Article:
It seems that a 9-year old boy may have solved one of the more pervasive sources of domestic discord. Weary of consistent reminders, Jake Wulf of Iowa has created a foot-activated toilet seat lifter he’s calling the “Privy Prop.” He got the idea from observing a trash can with a similar mechanism.
I wonder if one of the books on Jake’s shelves is David Macaulay’s The Way Things Work. Large and colorful diagrams guide your eyes around the mechanics of the daily items we take for granted, like a hand-held can opener, to the more obscure ones we only wish we could get our hands on, like a virtual reality headset.
Ever stop to consider those enticing red laser beams and the barcodes they pass over on your library books? Those black stripes and white spaces are little storage bins that contain bits of computer-coded information. These bits combine in infinite ways to form unique identification tags, which are represented by infinitely unique barcodes. The job of the red laser beam is to reflect this unique code back to the scanning device in the form of light. The scanning device converts this light signal to an electric one and sends it to the computer. The computer then translates this electric signal into the barcode number, which uniquely identifies the item that you are checking out. (Hint: you can leisurely and discreetly ponder this if you use the self-check machines.)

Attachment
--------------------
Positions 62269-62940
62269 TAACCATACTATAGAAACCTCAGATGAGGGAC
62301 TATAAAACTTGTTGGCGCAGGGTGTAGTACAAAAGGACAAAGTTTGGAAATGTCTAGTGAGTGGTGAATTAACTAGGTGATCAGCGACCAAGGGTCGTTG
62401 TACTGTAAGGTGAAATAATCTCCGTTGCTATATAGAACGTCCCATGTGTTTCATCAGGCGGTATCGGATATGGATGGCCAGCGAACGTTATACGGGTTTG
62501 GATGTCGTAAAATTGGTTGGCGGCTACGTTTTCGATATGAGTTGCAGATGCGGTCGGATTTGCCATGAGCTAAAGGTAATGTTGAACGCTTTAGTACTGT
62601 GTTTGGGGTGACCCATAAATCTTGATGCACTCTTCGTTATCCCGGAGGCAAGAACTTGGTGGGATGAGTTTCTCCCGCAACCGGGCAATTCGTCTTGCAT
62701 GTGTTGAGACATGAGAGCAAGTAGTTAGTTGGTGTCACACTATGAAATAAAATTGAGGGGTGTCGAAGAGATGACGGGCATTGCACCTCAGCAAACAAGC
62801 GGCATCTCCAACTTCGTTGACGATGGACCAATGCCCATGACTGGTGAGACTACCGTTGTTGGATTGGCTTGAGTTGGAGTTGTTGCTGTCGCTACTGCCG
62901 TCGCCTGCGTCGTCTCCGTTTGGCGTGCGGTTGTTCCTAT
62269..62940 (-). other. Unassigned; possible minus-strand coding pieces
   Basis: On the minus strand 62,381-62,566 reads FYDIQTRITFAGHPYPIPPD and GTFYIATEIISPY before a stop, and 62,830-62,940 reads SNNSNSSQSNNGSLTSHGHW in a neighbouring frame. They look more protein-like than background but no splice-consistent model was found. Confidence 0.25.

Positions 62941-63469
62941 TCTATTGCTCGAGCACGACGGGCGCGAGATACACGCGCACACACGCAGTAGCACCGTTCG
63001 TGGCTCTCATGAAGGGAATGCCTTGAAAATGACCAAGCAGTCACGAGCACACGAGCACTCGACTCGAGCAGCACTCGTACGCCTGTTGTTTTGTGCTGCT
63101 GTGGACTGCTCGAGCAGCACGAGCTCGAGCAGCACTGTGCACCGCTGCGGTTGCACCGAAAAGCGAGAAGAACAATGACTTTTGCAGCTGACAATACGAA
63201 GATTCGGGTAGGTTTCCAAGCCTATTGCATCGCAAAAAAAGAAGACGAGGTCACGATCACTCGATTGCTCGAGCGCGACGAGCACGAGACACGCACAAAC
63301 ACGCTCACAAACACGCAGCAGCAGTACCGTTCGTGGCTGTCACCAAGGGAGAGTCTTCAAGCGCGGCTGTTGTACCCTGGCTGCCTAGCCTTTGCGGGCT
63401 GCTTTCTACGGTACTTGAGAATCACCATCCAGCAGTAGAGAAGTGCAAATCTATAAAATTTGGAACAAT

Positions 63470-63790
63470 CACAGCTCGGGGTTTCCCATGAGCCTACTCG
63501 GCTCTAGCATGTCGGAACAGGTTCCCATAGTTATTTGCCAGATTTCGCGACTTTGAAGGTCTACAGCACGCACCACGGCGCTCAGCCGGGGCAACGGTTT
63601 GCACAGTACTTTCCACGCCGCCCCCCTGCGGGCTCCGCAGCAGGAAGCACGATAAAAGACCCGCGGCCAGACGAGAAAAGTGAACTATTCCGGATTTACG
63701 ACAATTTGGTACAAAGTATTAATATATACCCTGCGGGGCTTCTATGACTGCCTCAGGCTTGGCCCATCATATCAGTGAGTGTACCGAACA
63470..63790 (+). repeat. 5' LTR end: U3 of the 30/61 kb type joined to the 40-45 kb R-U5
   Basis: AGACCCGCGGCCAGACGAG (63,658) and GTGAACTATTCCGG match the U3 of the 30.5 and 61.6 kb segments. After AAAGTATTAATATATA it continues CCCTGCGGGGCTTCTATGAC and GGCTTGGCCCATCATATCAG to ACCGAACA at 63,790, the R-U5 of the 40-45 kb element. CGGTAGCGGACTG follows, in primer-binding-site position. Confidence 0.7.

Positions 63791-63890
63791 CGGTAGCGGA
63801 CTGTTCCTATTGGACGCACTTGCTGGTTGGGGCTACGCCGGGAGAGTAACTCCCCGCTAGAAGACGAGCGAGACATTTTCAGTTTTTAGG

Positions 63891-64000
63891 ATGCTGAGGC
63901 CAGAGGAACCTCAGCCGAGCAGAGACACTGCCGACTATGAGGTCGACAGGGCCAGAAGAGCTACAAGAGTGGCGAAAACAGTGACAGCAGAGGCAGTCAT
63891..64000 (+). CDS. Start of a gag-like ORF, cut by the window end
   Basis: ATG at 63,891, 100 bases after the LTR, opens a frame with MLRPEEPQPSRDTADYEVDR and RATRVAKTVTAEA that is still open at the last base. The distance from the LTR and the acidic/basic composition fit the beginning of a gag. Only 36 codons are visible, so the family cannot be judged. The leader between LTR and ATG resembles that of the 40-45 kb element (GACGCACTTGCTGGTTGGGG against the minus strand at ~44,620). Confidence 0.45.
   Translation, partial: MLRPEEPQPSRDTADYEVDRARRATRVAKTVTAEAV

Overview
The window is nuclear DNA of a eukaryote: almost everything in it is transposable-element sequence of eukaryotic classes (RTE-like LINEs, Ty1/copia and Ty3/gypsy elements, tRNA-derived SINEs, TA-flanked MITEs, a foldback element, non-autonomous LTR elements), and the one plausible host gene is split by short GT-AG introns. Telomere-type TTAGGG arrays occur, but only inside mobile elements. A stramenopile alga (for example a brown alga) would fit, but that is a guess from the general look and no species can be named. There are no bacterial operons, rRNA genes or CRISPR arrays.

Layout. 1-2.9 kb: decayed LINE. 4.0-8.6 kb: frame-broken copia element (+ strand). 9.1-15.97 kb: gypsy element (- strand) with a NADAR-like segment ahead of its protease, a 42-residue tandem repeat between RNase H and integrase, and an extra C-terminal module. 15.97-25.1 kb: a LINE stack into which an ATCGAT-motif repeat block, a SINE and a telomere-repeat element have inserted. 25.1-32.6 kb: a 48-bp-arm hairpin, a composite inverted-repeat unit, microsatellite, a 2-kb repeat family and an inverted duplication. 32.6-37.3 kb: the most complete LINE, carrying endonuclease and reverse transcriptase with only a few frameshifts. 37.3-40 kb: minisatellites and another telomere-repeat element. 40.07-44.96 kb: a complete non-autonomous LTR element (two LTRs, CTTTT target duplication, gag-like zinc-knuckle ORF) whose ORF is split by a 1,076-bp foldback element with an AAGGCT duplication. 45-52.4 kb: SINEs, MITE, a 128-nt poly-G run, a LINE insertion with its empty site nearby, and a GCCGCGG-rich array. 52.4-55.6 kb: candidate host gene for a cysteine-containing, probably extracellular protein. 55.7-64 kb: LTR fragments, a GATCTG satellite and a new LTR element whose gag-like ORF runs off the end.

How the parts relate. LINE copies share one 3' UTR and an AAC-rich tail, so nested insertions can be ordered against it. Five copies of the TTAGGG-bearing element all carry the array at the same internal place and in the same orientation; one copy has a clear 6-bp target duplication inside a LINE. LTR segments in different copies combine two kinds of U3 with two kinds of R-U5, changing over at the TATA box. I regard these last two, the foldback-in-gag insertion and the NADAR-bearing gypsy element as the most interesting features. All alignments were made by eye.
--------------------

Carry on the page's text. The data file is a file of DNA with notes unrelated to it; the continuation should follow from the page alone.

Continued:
Macaulay’s book is a delight for all ages, and he wrote it especially for those who find technology a “bit” intimidating. We’ve got the book as well as his updated The New Way Things Work; check them out! What will we invent next?
by Jami, Youth Services Librarian